Lessons From Luc Belaire: When Savvy Marketing Meets Sparkling Wine

Luc Belaire is not your average brand.

Started in late 2012, Luc Belaire was the brainchild of Brett Berish, CEO of Sovereign Brands. Despite being nothing more than an idea just three years ago, their Belaire Rosé is now the third best-selling rosé among all sparkling and Champagne in U.S. retail chains (with only 1% distribution), according to recent Nielsen numbers.

All this with no formal advertising and just a five-person marketing team.

Brett and his team have been refining their sales and marketing strategies since the inception of Sovereign Brands 15 years ago. In 2014 they sold off Armand de Brignac -- better known as "Ace of Spades" -- to Jay-Z, and also created partial interest in the famous D'USSÉ Cognac brand and sold that to Bacardi.

So what's their formula for success?

According to Daniel Mazier, Brand Marketing & Communications Manager for Luc Belaire, it boils down social media and support from celebrities. "We have a lot of momentum behind the brand on social," he says. Instagram has played an especially important role.

"It's been a great tool for us to communicate with our fans. Not just being able to share product news directly with our audience, but to have unofficial spin off accounts that are fan-managed. They amplify our content," he says.

Some of these accounts, which have thousands of followers, re-post and also create their own original content around the brand. "It's been somewhat of an informal market research tool that helps us get a sense directly from our fans on what they're most excited about," Mazier continued.

But Instagram hasn't only been useful as a marketing tool. It's also been a key sales tool for Belaire. The sales team tracks where people request product globally, and then leverage that demand to drive distribution.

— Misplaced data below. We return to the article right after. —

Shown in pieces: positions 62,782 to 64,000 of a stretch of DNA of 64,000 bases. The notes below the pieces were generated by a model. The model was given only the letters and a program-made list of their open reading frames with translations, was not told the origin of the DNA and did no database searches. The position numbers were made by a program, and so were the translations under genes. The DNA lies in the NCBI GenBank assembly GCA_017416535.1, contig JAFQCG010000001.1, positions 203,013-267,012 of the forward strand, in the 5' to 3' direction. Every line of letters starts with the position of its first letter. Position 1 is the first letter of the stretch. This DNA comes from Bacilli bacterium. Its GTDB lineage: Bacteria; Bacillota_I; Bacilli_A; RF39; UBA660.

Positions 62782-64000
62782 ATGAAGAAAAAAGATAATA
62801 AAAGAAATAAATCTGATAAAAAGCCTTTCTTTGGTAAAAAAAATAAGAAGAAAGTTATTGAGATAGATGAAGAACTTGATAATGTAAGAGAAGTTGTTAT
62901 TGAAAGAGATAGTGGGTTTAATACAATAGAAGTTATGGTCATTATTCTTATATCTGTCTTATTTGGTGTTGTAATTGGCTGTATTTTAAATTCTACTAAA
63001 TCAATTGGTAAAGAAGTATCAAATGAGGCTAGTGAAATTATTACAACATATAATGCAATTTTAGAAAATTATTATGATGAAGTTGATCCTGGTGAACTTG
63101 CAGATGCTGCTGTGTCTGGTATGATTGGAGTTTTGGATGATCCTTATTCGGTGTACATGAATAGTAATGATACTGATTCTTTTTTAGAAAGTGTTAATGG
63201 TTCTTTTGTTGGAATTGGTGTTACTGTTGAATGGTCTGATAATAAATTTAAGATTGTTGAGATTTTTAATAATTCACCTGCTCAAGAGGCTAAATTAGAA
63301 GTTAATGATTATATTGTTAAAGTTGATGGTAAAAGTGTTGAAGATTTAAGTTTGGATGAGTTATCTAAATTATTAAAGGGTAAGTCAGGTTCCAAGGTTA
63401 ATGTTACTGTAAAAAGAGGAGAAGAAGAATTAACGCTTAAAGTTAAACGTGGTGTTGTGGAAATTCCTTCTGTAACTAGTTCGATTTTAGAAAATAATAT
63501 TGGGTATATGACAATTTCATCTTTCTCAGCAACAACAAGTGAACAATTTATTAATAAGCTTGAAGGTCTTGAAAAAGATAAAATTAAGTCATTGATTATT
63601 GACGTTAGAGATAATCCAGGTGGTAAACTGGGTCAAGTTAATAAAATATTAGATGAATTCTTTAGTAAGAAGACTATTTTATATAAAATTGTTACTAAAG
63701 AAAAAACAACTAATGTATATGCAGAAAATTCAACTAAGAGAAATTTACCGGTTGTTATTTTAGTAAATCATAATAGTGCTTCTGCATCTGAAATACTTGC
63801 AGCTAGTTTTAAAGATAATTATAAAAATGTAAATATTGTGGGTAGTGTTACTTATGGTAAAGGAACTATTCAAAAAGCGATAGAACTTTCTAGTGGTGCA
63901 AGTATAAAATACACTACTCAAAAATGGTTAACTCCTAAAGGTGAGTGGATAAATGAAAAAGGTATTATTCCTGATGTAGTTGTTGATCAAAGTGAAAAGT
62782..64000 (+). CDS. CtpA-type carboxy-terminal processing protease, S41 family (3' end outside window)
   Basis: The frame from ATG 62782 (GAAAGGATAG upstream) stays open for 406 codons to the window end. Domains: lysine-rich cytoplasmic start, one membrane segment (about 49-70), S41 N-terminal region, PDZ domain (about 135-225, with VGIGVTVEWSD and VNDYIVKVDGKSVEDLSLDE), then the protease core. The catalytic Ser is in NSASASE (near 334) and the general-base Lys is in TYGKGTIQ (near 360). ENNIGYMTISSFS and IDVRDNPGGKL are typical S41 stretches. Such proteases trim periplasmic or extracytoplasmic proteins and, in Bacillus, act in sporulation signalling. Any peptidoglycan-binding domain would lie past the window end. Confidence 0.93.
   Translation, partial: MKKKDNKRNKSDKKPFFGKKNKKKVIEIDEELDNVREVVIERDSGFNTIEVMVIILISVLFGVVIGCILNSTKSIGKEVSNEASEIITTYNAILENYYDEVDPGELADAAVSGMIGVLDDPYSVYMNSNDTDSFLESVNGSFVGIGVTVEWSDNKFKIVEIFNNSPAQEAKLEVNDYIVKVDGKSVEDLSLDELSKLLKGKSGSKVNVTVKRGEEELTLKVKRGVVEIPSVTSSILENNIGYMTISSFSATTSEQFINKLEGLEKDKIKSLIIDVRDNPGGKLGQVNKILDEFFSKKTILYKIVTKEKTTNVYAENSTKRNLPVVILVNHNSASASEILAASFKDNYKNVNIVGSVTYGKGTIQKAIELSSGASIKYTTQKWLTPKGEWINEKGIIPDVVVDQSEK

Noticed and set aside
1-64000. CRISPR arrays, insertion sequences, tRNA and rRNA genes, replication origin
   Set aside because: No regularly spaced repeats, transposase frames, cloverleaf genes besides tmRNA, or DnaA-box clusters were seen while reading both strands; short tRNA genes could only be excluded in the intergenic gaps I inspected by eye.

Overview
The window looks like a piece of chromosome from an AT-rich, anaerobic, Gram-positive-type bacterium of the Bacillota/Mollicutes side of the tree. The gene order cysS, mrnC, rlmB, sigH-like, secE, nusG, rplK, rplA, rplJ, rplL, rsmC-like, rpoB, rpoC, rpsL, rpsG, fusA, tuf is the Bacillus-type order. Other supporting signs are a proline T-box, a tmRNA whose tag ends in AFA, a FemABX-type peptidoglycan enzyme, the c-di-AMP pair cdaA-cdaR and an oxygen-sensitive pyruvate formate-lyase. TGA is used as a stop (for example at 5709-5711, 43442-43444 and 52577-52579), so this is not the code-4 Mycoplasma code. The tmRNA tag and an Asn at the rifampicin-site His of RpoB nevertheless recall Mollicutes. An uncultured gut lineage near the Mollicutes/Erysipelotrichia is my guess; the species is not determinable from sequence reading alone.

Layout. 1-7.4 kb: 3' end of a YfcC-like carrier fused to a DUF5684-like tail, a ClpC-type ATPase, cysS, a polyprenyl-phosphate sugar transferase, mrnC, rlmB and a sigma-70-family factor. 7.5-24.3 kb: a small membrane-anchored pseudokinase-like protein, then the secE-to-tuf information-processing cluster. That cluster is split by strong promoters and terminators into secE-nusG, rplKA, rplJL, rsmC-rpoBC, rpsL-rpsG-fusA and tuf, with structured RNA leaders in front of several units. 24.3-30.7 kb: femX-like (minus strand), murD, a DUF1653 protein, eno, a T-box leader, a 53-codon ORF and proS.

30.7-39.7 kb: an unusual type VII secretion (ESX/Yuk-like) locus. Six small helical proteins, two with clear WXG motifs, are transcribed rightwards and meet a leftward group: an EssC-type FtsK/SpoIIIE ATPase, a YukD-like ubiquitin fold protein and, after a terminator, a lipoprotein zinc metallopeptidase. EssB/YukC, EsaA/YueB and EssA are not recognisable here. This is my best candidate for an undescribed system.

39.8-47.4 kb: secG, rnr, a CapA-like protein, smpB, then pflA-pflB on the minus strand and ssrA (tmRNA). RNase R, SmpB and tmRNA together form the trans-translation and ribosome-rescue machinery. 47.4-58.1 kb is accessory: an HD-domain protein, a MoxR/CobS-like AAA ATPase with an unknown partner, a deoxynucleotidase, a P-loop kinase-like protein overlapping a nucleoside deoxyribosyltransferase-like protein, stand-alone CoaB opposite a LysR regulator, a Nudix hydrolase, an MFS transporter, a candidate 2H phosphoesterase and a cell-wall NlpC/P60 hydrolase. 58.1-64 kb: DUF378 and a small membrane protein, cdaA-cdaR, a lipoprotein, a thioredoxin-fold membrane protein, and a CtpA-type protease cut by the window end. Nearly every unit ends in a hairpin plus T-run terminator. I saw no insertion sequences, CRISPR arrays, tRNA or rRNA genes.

By putting their efforts into strategic marketing, Belaire is able to get customers to ask for the product, versus pitching directly. This puts the terms in their favor when in talks with re-sellers and distributors.

If customers want it, they'll need to buy it. It's that simple.

"One of our sales reps posted a photo of a product delivery at one of our account partners in Southern California, and within minutes the retailer was receiving phone calls from customers wanting to come in and buy," says Mazier.

This grassroots approach to sales marketing is working, with Luc Belaire going from only a concept in late 2012 to the fastest-growing premium sparkling wine brand currently. Celebrity and influencer marketing has also played a large part in the brand's success.

"Celebrities, pro athletes and music talent have always embraced luxury goods and the aspirational lifestyle that sparkling wine and Champagne represents. I think they also naturally gravitate to brands and organizations that feel like an extension of their brand, or that they have an authentic connection with," Mazier continues.

Celebrity fans who post about the brand drive engagement online. But, according to Daniel, these are not your typical endorsement deals. Reason being? They aren't paid for.

"We are not buying relationships, or paying to sponsor events. We simply support our friends and those who support us. We are there to help these influencers celebrate career achievements, and they know that our doors are always open to them and their extended network with no strings attached other than the expectation that the loyalty and love we show them is returned."

But of course, all of this savvy marketing would be for naught if the drink was subpar.

Lucky for Luc Belaire, their drinks are far from it.

Daniel shipped me several bottles to try for this story in exchange for an unbiased review. I was impressed. Their new Brut is my favorite. I drank several glasses after a slow roasted garlic and lemon poultry dish.

Considering I just had a garlic dish -albeit mellower in pungency because it was cooked- my first reaction was how drinkable it was. "This could pair with anything!" I thought. The taste was refreshing, with a modest fruit undertone. In the mouth, it is dry and light, with a crisp finish. Not too sweet but not too dry. Again, very drinkable, and given the affordable price point (just under thirty dollars), it's perfect to have around for that occasional indulgence.

Go get a bottle.. or ten.

Brian Roberts is a writer, entrepreneur and guest lecturer from New Jersey. The author has no material connection or financial interest in the companies mentioned in this story. Subscribe to his free email newsletter here.